5 fantastic examples of voice « BeKindRewrite. Photo by Anna Gutermuth Following last week’s post on how to find your voice, here are the first 100-ish words from five books with unique and strong voices; a mix of first and third person, and of new and classic authors.
Marley was dead, to begin with. There is no doubt whatever about that. The register of his burial was signed by the clergyman, the clerk, the undertaker, and the chief mourner. Scrooge Signed it. Unnecessary words like “of my own knowledge,” “myself,” and “emphatically.” First the colors.Then the humans.That’s usually how I see things.Or at least, how I try. You can tell at a glance that Mr. Note the intentional wordiness, the amusing use of adverbs, how quickly he zeroes in from the hugeness of the universe to the ordinariness of digital watches. You don’t know about me, without you have read a book by the name of “The Adventures of Tom Sawyer,” but that ain’t no matter.
Breaking rules left and right here. All my life I’ve wanted to go to Earth. The 7 narrator types: and you thought there were only two! « BeKindRewrite. Photo by Charles Hutchins There are all kinds of narrators–going way beyond simple first or third person.
Here’s a little study of the different types. First Person 1. Literary Terms and Definitions A. Literary Terms and Definitions: A This page is under perpetual construction!
It was last updated 14 March, 2014. This list is meant to assist, not intimidate. Use it as a touchstone for important concepts and vocabulary that we will cover during the term. Vocabulary terms are listed alphabetically. Explicating Poetry. When asked to analyze or "explicate" a poem, it is a good idea to read the poem several times before starting to write about it (usually, they are short, so it is worth the time).
Remember that no one was born reading a book of poetry, but that it is a learned skill that gets easier with practice. When I read a poem for the first time, these are the general steps I follow: I read once to determine the literal meaning of the poem. I read the poem again and then try to paraphrase it in a few sentences, in my own words. A good paraphrase is very close to what the poem says literally, without reference to the uses of figurative language or other poetic devices.
The following are questions you can ask about any poem you encounter. Specific Terms Allegory An allegory is a narrative in which all (or most) of the events, locales, and characters correspond systematically to the events and characters in a completely different context. Ballad Diction Epic Figurative Language Form Imagery Irony Limerick Ode. Writing is Acting. Writers can spend days, weeks holed up in a room, churning out words, not knowing if their work is any good—engaging, or just shallow “busy work.”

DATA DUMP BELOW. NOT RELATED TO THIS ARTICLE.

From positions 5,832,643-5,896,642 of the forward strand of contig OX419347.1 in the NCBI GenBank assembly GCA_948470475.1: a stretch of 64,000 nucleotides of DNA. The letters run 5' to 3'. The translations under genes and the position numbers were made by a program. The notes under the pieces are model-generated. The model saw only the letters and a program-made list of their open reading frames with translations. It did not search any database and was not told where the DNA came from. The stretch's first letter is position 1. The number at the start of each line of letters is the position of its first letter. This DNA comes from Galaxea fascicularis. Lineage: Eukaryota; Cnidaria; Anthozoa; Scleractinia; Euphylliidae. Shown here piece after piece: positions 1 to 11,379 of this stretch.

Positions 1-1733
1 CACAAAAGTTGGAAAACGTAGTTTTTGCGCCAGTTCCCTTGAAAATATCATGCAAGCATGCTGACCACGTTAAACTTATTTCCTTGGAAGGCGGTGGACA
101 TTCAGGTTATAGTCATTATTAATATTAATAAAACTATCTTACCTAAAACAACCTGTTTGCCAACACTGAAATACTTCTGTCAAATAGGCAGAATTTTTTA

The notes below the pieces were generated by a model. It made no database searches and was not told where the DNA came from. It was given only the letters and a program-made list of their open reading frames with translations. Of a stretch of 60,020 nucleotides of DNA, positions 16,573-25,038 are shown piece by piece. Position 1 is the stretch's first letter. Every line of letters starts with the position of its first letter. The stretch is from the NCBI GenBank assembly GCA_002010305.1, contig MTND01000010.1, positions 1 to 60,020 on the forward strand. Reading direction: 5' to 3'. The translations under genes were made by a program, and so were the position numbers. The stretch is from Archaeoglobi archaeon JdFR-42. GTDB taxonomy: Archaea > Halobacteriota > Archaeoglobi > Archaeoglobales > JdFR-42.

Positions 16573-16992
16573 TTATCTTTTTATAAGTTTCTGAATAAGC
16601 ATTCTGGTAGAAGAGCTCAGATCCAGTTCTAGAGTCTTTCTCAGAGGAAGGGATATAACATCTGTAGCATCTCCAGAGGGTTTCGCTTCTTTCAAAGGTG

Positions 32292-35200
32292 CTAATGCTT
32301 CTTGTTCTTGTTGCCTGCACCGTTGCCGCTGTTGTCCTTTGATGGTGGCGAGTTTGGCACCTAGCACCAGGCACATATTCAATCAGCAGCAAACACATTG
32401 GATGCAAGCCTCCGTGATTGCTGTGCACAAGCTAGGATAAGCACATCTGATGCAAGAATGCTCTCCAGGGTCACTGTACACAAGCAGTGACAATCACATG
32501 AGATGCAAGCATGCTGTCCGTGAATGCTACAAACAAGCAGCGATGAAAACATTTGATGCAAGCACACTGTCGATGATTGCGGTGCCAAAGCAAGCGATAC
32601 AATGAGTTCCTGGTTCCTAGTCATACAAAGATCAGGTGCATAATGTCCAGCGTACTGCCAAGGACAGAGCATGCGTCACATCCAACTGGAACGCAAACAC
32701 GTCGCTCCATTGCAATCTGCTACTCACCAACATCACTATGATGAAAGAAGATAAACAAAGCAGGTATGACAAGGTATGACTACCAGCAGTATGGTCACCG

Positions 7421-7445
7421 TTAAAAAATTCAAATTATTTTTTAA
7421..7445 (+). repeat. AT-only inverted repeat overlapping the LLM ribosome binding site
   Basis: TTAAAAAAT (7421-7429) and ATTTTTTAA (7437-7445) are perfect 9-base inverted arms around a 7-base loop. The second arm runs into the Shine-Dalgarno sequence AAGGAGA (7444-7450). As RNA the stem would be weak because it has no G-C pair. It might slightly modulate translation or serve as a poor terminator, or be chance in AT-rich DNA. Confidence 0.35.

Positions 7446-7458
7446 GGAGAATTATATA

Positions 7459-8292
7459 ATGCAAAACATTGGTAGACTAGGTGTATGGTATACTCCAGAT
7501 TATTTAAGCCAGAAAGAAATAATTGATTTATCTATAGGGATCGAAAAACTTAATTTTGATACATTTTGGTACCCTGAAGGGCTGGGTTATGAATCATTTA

Actors, on the other hand, have the benefit of the mirror, studying recordings of themselves, or the reaction of any sized audience to immediately know whether they’re being honest. In this regard, it’s better to be an actor than a writer. The instant feedback—communicating with the energy your spoken words, movements, and choices are creating—improve a craft faster than being confined to a desk and chair. On the rare occasion someone asks me for writing advice, I always say to take an acting class. Eleanor Roosevelt on Happiness, Conformity, and Integrity. By Maria Popova “When you adopt the standards and the values of someone else … you surrender your own integrity.
You become, to the extent of your surrender, less of a human being.” Eleanor Roosevelt endures as one of the most memorable thinkers and doers in modern history — a relentless champion of working women and underprivileged youth, the longest-serving American First Lady, and the author of some beautiful, if controversial, love letters. When she was 76, Roosevelt penned You Learn by Living: Eleven Keys for a More Fulfilling Life (public library) — an elegantly written, relentlessly insightful compendium of her philosophy on the meaningful life. In the sixth chapter, “Learning to be Useful,” Roosevelt considers the secret of happiness — that elusive, shape-shifting aspiration of which such great hearts and minds as Henry David Thoreau, Alfred Hitchcock, Alan Watts, Martin Seligman, C. Eleanor Roosevelt Roosevelt writes:
30 Ideas for Teaching Writing. Summary: Few sources available today offer writing teachers such succinct, practice-based help—which is one reason why 30 Ideas for Teaching Writing was the winner of the Association of Education Publishers 2005 Distinguished Achievement Award for Instructional Materials.
The National Writing Project's 30 Ideas for Teaching Writing offers successful strategies contributed by experienced Writing Project teachers. Since NWP does not promote a single approach to teaching writing, readers will benefit from a variety of eclectic, classroom-tested techniques. These ideas originated as full-length articles in NWP publications (a link to the full article accompanies each idea below). Table of Contents: 30 Ideas for Teaching Writing 1. Debbie Rotkow, a co-director of the Coastal Georgia Writing Project, makes use of the real-life circumstances of her first grade students to help them compose writing that, in Frank Smith's words, is "natural and purposeful.
" ROTKOW, DEBBIE. 2003. Back to top 2. 3. 4.